« October 2007 Table of Contents
In the Kitchen: Simple seafood makeover
Fast-casual chain incorporates many changes into rebranding effort
By Joan M. Lang
October 01, 2007
The goal at Captain D's is simple, but ambitious: Offer Red
Lobster quality at quick-service speed and prices. That the new
menu - part of a larger plan by new parent Sagittarius Brands
to revamp the aging QSR chain as a fast-casual Captain D's
Seafood Kitchen - has been received with marked success is
testimony to all of the R&D that went into that "simple"
"Our core market was shrinking, and younger groups of
customers were not seeing us as a destination," says Mark
Miller, director of R&D, who was recruited by Captain D's
in 2005 to rewrite the menu. "We needed new items that would
address today's trends and health concerns, and provide a real
'wow' factor. We wanted people to have to walk back outside and
double-check that they were really in a Captain D's when they
tasted the food."
Menu items like Shrimp & Broccoli Alfredo Pasta, Zesty
Shrimp Scampi, Grilled Shrimp Skewers, grilled tilapia and
Alaska salmon offered in the form of entrées, sandwiches and
salads are helping to take the 38-year-old Nashville,
Tenn.-based chain in a new direction. In addition, upgraded
seasonings, sauces and side dishes are ramping up quality
levels throughout the expanded menu.
It's all part of an ambitious strategy by Sagittarius
Brands, a restaurant-investment company headed by industry
veterans Sid Feltenstein and Ron Powell, Captain D's chairman,
to reinvigorate the brand. In August 2006, the company brought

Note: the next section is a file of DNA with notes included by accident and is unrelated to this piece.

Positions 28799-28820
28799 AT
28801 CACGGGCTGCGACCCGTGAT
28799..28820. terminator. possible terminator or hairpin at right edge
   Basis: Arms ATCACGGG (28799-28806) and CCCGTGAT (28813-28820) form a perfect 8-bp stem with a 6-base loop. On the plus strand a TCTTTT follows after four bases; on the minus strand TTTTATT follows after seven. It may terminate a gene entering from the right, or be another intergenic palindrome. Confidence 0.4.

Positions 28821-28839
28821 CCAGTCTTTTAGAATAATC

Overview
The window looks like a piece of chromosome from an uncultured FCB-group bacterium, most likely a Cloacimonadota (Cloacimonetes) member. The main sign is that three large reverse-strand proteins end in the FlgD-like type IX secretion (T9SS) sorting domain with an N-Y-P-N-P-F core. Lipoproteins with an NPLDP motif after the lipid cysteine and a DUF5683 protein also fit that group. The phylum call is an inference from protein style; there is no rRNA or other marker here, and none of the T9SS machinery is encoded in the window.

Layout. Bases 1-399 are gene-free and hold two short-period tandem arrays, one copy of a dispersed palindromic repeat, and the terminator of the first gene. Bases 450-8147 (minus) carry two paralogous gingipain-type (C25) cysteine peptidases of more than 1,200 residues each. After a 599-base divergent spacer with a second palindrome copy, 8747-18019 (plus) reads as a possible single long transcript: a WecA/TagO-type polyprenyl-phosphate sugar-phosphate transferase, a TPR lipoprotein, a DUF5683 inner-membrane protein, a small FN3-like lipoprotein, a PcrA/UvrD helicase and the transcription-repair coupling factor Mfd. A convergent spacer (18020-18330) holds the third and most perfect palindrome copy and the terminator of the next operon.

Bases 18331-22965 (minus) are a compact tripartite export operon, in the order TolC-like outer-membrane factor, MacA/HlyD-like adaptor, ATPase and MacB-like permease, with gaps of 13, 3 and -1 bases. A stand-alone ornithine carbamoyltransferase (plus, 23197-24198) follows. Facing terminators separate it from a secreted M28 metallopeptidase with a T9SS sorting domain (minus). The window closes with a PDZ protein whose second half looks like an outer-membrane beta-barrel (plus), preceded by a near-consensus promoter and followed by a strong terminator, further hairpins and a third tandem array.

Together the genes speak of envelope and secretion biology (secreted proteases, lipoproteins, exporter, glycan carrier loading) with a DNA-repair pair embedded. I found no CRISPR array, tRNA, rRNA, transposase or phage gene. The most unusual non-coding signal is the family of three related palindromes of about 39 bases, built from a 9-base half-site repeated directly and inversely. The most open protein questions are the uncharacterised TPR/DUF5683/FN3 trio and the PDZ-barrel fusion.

in David Head as president and COO, and unveiled a new
prototype that contained all the elements of the rebranding
strategy. The name was changed from Captain D's Seafood to
Captain D's Seafood Kitchen, bolstered by a new logo and an
inviting and contemporary store design. The updated menu keeps
all the old favorites - like Classic Batter Dipped Fish and
breaded shrimp - but adds new pastas, grilled items, sandwiches
and salads, and more appealing side dishes including Garlic
Mashed Potatoes and Mac 'N Cheese.
"Customers are loving it," says Miller of the new menu,
which took more than a year to conceptualize, test and
fine-tune. Along with the rest of the "seafood kitchen"
package, the new lineup was rolled out through the entire
600-plus-unit system by the end of September. Captain D's is
also being co-branded with the Mexican QSR concept Del Taco,
which Sagittarius acquired last year.
"Guest counts are up significantly, as good as or better
than expected in every unit where we've introduced the changes,
and we're getting tremendous favorable feedback from both
regulars and new guests," says Miller.
A Culinary Institute of America grad who has worked for such
successful full-service chains as Olive Garden, Applebee's and
Buffalo Wild Wings - where Miller most recently engineered a
dramatic menu makeover - he relishes the challenge of applying
casual-restaurant quality to a segment that is driven by a $4
to $5 price point and speedy service times, including a booming
No item typifies this better for Miller than a dish that
combines seasoned grilled shrimp and tilapia on a bed of the